The latter section of the Euroa-Mansfield Road is tight and steep, though it’s a well-worn track for respectful locals. And a playground for the 2.5-litre Mazda CX-30’s effortless performance and poised handling. I flick the little switch near the gearlever to ‘Sport’ and revel in the CX-30’s newfound keenness to change down a gear under braking and holding a gear though corners.
It’s surprising how calming the Mazda CX-30 makes this challenging road, which can be a real chore in anything that’s either too slow or too stiff suspension-wise. Again, the CX-30 transcends its SUV sensibilities and feels completely in tune with the driver’s demands, without seeming uncomfortable or over-fed. In this environment, this sharply styled SUV is beautifully on its game.
If you blink you’ll miss the tiny village of Yarck on the Maroondah Highway, but it really has everything you could want – a cute café boasting all local produce, a bakery with some great pies and cakes, a pub, and a park with a clean, modern toilet block. In my opinion, it beats the roadside-diner alternative hands down.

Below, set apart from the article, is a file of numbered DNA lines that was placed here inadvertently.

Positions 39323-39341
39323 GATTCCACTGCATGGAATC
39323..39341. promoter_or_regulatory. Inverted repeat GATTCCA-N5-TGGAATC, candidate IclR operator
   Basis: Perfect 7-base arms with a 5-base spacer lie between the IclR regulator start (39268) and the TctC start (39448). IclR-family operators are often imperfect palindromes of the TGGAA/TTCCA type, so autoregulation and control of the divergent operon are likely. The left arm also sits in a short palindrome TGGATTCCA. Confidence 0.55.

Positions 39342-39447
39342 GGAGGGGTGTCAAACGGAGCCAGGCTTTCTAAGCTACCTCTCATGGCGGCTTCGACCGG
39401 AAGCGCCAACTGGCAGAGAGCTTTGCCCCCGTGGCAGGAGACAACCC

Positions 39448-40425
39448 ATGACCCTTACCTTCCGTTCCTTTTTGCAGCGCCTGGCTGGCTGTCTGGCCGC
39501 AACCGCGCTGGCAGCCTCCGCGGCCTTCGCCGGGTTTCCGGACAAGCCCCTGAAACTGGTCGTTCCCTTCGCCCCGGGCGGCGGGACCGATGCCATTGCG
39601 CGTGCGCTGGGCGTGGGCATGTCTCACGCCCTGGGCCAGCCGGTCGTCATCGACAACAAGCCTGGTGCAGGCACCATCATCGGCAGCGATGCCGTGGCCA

Then from Yarck, the most interesting way into central Melbourne is via the Melba Highway through Yarra Glen, Kangaroo Ground and the outskirts of Eltham. It takes the same amount of time as the main highway would, yet this drive lets you wind your way through some lovely, leafy outer suburbs and enter Victoria’s culture-laden capital in a much more relaxed fashion.
There’s also the drawcard of yet more strips of historic local shops, several wineries, and even the possibility of stretching a two-day drive into three – heading further east towards towns like Lilydale, or beyond. Modern Australia has become such a smorgasbord that who really needs international travel right now when we have so much to offer at home?
There’s no doubt that many people have had a rough trot over the last 12 months. So why not support local communities and improve your own mental health at the same time? Indulge in Australia’s history, breathe some fresh air, sample fine food and coffee, and drink in the breathtaking landscapes a Sydney to Melbourne road trip has to offer. It’s all about enriching your experience. And that’s something the Mazda CX-30 does every time you drive it. Or look at it. Or even sit in it.